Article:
RABBI MARK H. LEVIN, founder, Congregation Beth Torah: The answer is unequivocally “yes.” The Torah commands rejoicing on festivals (Deuteronomy 16:11, 14), and Psalm 104:15 teaches that God provides wine for human joy. But there are other sources of happiness as well.
The first is loving. God provides family companionship and the potential for relationship through friendship that relieve our isolation. (Genesis 2:23-24, I Samuel 18:1) Humans may provide meaning to life through revealing our inner selves to others. However, disclosure requires unselfish sharing, “This one at last is flesh of my flesh …” which is becoming culturally less common as we seek personal fulfillment and advantage rather than altruistic sharing.
God has made humans masters over creation. Happiness is attainable when we act morally, rejecting greed. “There shall be no needy among you …” (Deuteronomy 15:4) If we appreciate that we have been handed enough abundance to provide for all and do not hoard for ourselves but provide sufficiently for all, then we will discover that when there are no needy all are happy. But that requires valuing what is ours rather than coveting what belongs to others.
Jewish tradition says, “Who is happy? He who is content with his portion.” (Pirkei Avot 4:1)
Finally, altruistic sharing enables us to experience transcendent self-worth: “You shall love your neighbor as yourself.” (Leviticus 19:18) Identifying ourselves in the “other” creates one human family. Altruism requires reducing personal egos.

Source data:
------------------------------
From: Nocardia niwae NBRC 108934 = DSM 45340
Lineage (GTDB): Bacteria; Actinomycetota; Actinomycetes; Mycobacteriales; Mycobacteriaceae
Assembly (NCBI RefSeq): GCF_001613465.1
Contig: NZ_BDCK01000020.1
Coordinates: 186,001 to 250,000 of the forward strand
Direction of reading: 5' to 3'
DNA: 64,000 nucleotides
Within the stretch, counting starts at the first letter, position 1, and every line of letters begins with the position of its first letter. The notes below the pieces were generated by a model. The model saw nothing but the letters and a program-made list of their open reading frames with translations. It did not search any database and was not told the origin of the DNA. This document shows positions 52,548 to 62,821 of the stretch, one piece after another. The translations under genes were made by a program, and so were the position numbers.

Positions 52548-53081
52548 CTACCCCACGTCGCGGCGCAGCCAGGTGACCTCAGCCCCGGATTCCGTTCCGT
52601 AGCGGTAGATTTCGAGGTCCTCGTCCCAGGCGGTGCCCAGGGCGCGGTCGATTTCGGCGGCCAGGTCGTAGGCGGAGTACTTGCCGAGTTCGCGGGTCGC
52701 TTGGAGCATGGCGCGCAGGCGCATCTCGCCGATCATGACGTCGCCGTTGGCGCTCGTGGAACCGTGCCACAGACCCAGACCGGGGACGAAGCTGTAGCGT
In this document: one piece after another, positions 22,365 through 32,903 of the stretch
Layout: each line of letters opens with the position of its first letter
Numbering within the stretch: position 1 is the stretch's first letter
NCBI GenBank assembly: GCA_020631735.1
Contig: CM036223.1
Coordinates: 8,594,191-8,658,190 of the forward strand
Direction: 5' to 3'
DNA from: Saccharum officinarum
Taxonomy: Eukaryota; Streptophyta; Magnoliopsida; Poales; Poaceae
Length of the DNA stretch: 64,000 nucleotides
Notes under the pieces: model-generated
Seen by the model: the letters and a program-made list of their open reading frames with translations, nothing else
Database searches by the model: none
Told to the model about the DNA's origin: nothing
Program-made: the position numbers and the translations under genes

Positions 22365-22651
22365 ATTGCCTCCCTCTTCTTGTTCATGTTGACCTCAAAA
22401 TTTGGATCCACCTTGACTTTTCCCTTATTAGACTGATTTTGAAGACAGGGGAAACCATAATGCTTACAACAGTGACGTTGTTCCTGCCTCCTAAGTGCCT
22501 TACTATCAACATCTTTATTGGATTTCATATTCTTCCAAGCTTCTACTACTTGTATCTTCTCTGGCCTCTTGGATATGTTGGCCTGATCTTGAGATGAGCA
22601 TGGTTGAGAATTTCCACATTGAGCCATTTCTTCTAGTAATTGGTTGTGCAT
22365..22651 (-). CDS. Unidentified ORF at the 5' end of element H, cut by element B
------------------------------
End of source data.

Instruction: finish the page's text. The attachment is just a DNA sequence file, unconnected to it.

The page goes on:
God provides true happiness when we let go of things and self-centeredness, providing adequately for all, uniting with God’s creation.
THE REV. JOHN HOLZHUTER, chaplain, Ottawa University: Helen Keller said, “Many persons have a wrong idea of what constitutes true happiness. It is not attained through self-gratification but through fidelity to a worthy purpose.”
God trusts us so much that the acceptance of this “true happiness” remains our own freewill choice. This profound blessing allows access to any and all paths — from choices that assure a continuum of supportive promises in the now (John 14:13-14) and the after (Matthew 5:3-12) to options prone to pulverize happiness in the strongest human spirit (Proverbs 17:22, 15:13).
Since childhood I’ve contemplated the potential benefits, had God not granted us the entitlement of “choice.” What if “forbidden fruit” had greater security? Humanity was unready for the options its harvest assured.
Surely, a small electric fence or fierce angelic guard would have been sensical. Why trust human nature? Misery lurks, and common sense dissipates, in the strong undertow generated by the “pursuit of happiness” labeled an inalienable (but not God-given) right by our country’s founders, a primary motivator by behavioral researchers and a target and/or trigger by advertisers and politicians.
Yet God loved us enough, from hour one on, to have faith in us and our ultimate potential for right decisions. Divine hoping for the best, while constantly dealing with our worst (Ezekiel 18:23, 32 and 33:11, Isaiah 1:18).
God’s confidence in our capacity to learn and mature leads to the do-over opportunity afforded by Jesus’ loving sacrifice. The core question then may be one to ourselves, “Do I truly want to be happy?”
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